Utah National Guardsmen
The people in your neighborhood who serve.
National Guardsmen are bankers, pilots, teachers — regular people from all walks of life who voluntarily serve their country and communities. In the National Guard, many weekends are spent training, deployments are served far from family, and life can be disrupted at a moment’s notice when you are activated by the governor or president.
Despite this chaotic schedule, Utahns like Danielle Dao and Justin Ascione choose to make a difference by serving in Utah’s Air and Army National Guards.
Manager and Immunization Expert
Danielle Dao works full time for the American Red Cross as the service to the Armed Forces and international services manager. She manages Red Cross resources to make service members’ lives easier: emergency communications, pre-deployment briefings, reconnection workshops and confidential counseling referrals.
“If veterans, active-duty service members or retirees locally need assistance, financial or housing, we can connect them to our resources,” Dao says.
Dao also juggles a career as the noncommissioned officer in charge of immunizations with the Utah Air National Guard. “I run the immunizations program, and we immunize the whole base,” says Dao, who typically works just one weekend a month, but also assists during busy times. “It’s really fun because I get to see everybody since they have to see me for their shots.”
Before joining the guard, Dao was active-duty Air Force from 2007-2015. When her husband accepted a full-time job with the Utah Air National Guard, she transferred to the guard as well and loves it, despite challenges. “We trade off playing the single parent part sometimes,” Dao says. “My husband is deploying for a couple of months, and I’ll be taking the kids.”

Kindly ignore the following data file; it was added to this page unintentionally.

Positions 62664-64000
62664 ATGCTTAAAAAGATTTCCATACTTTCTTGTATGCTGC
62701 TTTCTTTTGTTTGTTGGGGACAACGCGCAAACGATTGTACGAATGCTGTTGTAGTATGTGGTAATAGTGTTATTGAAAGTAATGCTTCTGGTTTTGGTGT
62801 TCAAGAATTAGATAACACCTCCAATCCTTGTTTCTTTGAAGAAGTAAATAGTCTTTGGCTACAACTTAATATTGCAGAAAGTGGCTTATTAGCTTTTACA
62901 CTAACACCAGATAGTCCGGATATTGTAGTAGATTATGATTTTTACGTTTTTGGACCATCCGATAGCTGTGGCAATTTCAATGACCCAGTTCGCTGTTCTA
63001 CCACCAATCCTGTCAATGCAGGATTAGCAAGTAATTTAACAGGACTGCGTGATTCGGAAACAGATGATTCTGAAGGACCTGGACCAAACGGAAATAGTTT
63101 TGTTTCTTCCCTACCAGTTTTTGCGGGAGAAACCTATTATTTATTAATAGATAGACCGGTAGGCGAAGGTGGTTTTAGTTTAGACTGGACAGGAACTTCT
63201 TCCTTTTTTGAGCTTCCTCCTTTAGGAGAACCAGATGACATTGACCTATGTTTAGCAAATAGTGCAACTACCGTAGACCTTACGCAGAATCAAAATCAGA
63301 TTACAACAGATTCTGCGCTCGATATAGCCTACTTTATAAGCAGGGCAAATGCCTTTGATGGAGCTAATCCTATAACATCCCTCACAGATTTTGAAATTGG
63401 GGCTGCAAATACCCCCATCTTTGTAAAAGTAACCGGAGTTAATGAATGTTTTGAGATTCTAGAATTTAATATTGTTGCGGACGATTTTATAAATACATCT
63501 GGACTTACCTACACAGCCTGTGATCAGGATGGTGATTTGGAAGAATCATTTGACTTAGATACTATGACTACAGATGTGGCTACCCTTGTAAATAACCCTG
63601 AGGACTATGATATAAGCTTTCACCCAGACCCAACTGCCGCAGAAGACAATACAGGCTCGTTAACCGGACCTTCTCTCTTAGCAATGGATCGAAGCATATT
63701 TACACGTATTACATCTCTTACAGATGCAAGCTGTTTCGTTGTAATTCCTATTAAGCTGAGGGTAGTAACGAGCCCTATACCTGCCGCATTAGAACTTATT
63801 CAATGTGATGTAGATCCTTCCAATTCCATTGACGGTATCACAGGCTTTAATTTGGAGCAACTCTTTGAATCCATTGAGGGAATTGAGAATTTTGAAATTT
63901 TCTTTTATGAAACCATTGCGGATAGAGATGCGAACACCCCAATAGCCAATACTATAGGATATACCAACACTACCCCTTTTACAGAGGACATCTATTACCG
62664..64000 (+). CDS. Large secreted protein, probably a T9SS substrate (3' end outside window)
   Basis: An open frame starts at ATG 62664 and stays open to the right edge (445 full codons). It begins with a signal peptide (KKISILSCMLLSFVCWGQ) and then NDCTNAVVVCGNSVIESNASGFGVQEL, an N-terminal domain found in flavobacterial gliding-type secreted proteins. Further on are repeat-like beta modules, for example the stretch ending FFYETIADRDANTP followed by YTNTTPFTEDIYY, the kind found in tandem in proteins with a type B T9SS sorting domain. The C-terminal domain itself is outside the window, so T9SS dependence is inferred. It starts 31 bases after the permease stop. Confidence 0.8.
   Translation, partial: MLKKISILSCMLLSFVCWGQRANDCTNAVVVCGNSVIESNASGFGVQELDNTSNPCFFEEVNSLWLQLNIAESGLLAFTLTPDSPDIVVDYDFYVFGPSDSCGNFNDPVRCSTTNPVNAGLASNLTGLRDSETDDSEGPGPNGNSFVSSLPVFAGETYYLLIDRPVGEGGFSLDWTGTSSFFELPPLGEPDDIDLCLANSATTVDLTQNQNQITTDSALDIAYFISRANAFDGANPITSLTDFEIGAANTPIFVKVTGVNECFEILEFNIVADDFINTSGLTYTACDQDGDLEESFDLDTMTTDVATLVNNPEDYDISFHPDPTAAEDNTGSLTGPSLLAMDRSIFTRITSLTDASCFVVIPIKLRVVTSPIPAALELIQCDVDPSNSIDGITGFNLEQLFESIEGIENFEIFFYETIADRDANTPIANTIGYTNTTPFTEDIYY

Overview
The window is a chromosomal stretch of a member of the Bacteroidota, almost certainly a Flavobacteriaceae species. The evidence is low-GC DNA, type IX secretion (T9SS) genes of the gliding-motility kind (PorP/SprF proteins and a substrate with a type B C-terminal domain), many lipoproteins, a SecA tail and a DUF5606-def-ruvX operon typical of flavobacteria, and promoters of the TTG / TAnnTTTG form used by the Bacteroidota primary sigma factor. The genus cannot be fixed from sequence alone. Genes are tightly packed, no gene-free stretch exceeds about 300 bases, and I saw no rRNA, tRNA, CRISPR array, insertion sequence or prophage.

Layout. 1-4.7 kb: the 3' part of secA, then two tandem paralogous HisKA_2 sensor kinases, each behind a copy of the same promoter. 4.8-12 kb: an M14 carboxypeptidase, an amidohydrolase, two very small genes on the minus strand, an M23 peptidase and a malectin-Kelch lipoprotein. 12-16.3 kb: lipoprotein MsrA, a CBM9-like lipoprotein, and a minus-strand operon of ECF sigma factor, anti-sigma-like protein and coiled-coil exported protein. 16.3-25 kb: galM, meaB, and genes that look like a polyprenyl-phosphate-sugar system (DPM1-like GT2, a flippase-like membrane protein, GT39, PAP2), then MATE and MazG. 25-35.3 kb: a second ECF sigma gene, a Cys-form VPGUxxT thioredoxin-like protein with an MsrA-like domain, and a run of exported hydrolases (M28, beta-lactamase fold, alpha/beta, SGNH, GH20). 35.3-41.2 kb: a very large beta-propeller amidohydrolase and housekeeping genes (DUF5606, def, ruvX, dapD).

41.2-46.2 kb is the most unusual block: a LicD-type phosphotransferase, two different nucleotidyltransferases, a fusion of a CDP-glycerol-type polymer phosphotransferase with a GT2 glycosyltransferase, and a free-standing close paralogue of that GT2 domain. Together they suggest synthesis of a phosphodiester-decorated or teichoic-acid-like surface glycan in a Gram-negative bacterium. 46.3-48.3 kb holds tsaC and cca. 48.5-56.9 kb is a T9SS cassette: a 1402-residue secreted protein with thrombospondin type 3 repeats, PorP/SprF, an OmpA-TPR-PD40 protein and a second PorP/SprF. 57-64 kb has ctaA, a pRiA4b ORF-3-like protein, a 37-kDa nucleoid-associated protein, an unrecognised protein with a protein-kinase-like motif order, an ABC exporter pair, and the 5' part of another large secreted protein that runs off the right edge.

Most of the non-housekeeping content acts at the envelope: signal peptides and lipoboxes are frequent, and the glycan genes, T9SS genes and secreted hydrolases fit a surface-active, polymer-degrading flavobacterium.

The cross-connections between careers helps Dao balance the busyness. “I can bring Red Cross resources back to my guard unit and let them learn about alternative informational resources,” Dao says. “With my medical piece, I can help out with programs at the Red Cross.”
Most with her busy life would not voluntarily serve, but Dao soldiers on. “I love being a medic and seeing our work played out on a day-to-day basis, especially our humanitarian work,” she says. “Supporting the mission keeps me going.”
Banker and Army Medic
Justin Ascione excels in his career as an account relationship officer in private banking at Zions Bank, but he always wanted to serve in the military. He joined the Utah Army National Guard in 2013 as a way to give back to his community while furthering his training and working toward educational goals. He acts as a health care specialist, or medic.
“A lot of what we do is detach to other training missions and make sure those troops are healthy and can conduct their missions in an excellent manner,” Ascione says. “It’s real-world medical experience.”
Through this work, he’s also learned beneficial life skills. “Having a greater idea of how people react to stressful situations and learning to work under pressure have been incredibly helpful,” he says.
While his day-to-day guard duties do not directly translate to his career, Ascione believes the soft skills improve his work performance. “I’ve learned to work well within a team,” he says. “The Guard is a team, and Zions Bank is a team. If you don’t have the team on the same page, you’re not going to achieve the level of excellence needed to be an elite unit or an elite company.”
Ascione says he couldn’t manage it all without the backing of his employer. “Zions Bank has been recognized for its excellent treatment of service members,” he says. “There’s a community of support here.”
Community is also a big part of what keeps him serving. “It’s amazing the connections you make,” he says. “You get to know people with different views, and you have their backs.”